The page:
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PSYB20 - Lecture 2.docx

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University of Toronto Scarborough
Mark Schmuckler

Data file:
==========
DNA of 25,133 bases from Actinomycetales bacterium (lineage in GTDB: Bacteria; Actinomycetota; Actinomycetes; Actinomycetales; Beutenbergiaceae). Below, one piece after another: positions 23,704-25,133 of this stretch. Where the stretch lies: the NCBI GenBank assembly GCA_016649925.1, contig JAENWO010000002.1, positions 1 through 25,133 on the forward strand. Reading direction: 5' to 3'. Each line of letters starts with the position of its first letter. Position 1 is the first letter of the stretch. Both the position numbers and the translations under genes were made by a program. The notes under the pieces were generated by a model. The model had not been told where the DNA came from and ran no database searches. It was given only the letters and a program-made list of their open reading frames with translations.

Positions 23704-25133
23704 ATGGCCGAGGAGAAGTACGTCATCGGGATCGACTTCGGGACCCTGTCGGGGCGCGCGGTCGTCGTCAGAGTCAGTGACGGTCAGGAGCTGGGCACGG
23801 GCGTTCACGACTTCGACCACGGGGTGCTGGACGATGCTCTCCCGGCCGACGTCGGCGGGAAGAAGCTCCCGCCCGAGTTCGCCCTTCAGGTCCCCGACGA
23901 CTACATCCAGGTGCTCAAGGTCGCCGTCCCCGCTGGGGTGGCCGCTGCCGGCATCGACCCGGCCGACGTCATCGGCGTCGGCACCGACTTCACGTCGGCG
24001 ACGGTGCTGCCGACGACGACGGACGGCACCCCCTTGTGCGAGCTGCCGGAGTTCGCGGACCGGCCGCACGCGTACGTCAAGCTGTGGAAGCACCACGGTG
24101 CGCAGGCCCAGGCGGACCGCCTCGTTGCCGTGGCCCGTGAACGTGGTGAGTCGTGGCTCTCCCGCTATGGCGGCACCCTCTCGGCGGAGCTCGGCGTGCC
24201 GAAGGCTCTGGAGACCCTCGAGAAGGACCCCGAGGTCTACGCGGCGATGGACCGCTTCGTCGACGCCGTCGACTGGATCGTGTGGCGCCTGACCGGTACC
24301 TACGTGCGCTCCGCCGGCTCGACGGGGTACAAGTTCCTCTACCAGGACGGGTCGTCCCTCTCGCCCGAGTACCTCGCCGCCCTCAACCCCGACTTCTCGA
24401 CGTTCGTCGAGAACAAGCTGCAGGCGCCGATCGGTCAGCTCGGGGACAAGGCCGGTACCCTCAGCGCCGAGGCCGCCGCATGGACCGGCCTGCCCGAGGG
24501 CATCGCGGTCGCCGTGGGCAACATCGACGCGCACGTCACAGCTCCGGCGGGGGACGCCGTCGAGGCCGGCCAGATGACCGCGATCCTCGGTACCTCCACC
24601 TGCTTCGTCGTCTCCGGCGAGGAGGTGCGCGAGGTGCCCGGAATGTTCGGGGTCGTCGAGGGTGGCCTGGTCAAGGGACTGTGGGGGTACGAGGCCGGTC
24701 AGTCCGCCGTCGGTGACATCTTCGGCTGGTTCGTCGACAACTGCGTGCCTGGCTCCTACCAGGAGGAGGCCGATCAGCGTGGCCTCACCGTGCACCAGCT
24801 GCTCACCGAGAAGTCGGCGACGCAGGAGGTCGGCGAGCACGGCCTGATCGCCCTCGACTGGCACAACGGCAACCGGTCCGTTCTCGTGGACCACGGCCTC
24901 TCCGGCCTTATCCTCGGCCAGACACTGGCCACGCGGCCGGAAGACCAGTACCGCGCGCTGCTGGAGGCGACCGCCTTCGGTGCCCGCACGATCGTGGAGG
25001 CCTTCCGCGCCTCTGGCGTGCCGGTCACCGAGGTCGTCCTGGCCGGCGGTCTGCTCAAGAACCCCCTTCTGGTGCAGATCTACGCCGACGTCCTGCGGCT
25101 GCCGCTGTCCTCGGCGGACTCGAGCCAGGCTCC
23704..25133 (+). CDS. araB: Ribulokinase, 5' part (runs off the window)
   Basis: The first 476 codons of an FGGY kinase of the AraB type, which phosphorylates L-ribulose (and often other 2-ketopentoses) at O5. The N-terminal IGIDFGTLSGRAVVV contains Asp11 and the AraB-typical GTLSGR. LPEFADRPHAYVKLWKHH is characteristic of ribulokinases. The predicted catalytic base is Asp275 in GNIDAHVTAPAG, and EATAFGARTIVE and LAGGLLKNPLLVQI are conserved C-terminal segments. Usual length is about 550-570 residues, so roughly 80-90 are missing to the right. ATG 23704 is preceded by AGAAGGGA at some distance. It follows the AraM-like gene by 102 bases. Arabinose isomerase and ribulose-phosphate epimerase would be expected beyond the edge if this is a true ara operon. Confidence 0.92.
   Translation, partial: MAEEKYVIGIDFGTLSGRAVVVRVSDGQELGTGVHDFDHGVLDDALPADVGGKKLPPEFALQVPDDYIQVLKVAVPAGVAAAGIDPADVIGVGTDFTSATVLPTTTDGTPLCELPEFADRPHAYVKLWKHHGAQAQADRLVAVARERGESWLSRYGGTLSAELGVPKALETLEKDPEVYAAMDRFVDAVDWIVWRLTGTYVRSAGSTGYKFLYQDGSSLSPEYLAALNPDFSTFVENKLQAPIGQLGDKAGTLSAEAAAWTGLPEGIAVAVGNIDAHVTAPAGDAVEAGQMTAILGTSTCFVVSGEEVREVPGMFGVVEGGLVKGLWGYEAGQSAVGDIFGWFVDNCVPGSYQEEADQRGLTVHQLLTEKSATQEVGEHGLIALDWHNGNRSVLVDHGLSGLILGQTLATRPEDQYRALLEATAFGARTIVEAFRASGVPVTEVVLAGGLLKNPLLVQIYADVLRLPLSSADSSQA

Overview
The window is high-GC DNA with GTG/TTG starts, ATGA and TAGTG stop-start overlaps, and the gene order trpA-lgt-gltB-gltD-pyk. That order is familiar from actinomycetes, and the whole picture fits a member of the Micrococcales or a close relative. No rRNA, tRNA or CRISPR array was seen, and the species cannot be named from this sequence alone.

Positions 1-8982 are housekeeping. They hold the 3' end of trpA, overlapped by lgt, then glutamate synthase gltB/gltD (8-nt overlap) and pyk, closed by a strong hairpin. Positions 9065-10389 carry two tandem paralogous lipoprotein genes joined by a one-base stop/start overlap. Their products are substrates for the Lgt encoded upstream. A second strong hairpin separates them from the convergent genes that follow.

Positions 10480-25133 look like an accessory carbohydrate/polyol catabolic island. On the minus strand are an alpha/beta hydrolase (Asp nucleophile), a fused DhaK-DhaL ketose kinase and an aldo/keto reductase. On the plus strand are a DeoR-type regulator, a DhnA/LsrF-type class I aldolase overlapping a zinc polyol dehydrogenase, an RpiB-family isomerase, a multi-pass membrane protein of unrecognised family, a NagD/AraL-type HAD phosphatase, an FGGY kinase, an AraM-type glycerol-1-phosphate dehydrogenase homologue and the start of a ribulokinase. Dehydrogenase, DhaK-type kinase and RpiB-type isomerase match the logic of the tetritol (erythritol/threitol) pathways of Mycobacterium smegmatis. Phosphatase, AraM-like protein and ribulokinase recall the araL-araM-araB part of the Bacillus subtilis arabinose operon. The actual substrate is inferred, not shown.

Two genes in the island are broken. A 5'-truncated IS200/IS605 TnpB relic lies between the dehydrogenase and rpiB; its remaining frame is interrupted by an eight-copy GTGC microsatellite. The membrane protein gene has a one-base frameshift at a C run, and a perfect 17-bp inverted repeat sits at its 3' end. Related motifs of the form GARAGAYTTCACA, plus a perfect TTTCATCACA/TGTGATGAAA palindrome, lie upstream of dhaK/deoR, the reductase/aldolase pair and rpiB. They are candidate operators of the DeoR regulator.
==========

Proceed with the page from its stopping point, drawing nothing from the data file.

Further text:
PSYB20 Lecture 2 Profs Speech - Purple Slide 2 What is a Theory - What is a theory in general? o A set of concepts or propositions that describe and explain some aspect of experience or belief Purpose: to organize thinking of a broad range of topics; organize our knowledge Some theories are better than others - What is a scientific theory? o A public pronouncement indicating what a scientist believes about his or her area specific area of investigation - What are the characteristics of a good theory? o Parsimony Concise, yet able to explain a wide range of phenomena Theory with the fewest principles wins as long as it can explain a wide range of things o Falsifiability Capable of making explicit predictions Can confirm or disconfirm o Heuristic value Can be applied to unknown situations and cases Theory isnt limited to only the situation for which the theory was devised, but can make predictions in unknown cases Slide 3 Questions and Controversies about Human Development - Assumptions about human nature o Innate purity versus original sin Whether the child is born inherently good or evil o Tabula rasa Notion that a child is blank slate at birth - Nature versus nurture o Fundamental issue o Are humans a product of their heredity or are they shaped by their environment and experiences? o Genes and the environment interact in shaping; therefore, the question is how do nature and nurture combine - Activity versus passivity o In regards to a childs own role in his/her development do they have one? Or is it just whatever the world inflicts on them? What is their contribution? - Continuity of development - 3 different ways to view the issue o Stages of development Discontinuous Stages are discrete, discontinuous steps seen as an individual ages As opposed to development as a gradual growth; smooth curve; continuous o Quantitative versus qualitative change Quantitative changes in degree Continuous, ex: older=taller Qualitative changes in kind Discontinuous, i.e. organism is fundamentally different than before, ex: tadpole to frog, caterpillar to butterfly o Connectedness of development How much of a relationship is there between early and later times in life? Early developmental attributes vs. later attributes Early behaviour is not related to later behaviour (i.e. it is replaced by later; discontinuous) Early behaviour is related to later behaviour (continuous) - Similarity versus differences o Are changes universal across different environments and cultures? o How universal is development? Or is it an individual thing? o Some developmental changes can vary across cultures (i.e. literacy, mathematic reasoning) Slide 7 Theories of Child Development, Psychoanalytic Viewpoint - Psychoanalytic viewpoint says that children go through stages of development in which there is conflict between biological and personal aspects - Freud, psychiatrist, founder of psychoanalytic viewpoint - Sigmund Freuds theory of psychosexual development o Formulated theory from observations and life histories of the mentally ill patients he was treating o Freud was attempting to uncover conscious motivations for the individuals behaviours o In the psychosexual theory parents manage the childs sexual drives which were critical in personality development and behaviours - Components of the personality o The Id legislator of the personality Fulfills basic needs (i.e. hunger) o The Ego executive of the personality Conscious, rational part of the personality Directs id impulses into socially accepted/appropriate means o The Superego judicial branch of the personality Makes sure the egos solution fits - The theory of psychosexual development o Freud during childhood, a child was born with sexual impulses (libido) which focus on different body parts at different ages o Before Freud, no one really thought of early experiences/childhood as important to development o The oral stage (birth 1 year) Libido focuses on the mouth Actions involving the mouth give the child sexual pleasure (i.e. sucking, biting) o The anal stage (1 3 years) Ability to go to the washroom anytime = fun Get pleasure from relieving bowels But the parent is trying to impose structure on the activity with potty training how the child resolves this conflict reflects their personality o The phallic stage (3 6 years) Libido focuses on the genitals Child develops desires for the opposite sex The Oedipus complex Oedipus killed his father, married his mother Freud says little boys develop sexual desires for their mothers; jealous of dado Castration anxiety the child believes that dad will castrate him because of these desires and therefore suppresses the desires o The child begins to act like dad to deal with the conflict o Electra complex for girls, but not as intense because girls cannot be castrated, for girls the desire just fades away The process of identification with the same sex parent is not as strong Consequence of this stage: development of the superego, Freud predicts that women have a weaker superego because there is not as much of a process involved o Weaker superego = weaker morality, sense of understanding and reasoning o Latency period (6 12 years) Libido sleeps o The genital stage (12 years on) Puberty wakes up the libido Reactivates interest in the genital region - Evaluation of theory (problems) o Freud overemphasized the importance of sexual drive and feelings in development o The theory is derived from observation of patients who were mainly women during a sexually repressed time (Victorian Age) most women were thinking of things regarding sex but this was because of a historical reason o Not clear that the theory applies across cultures only one group was studied o Theory based on observations, doesnt make any predictions o If boys do not have a father figure during the phallic stage, there is no rival and therefore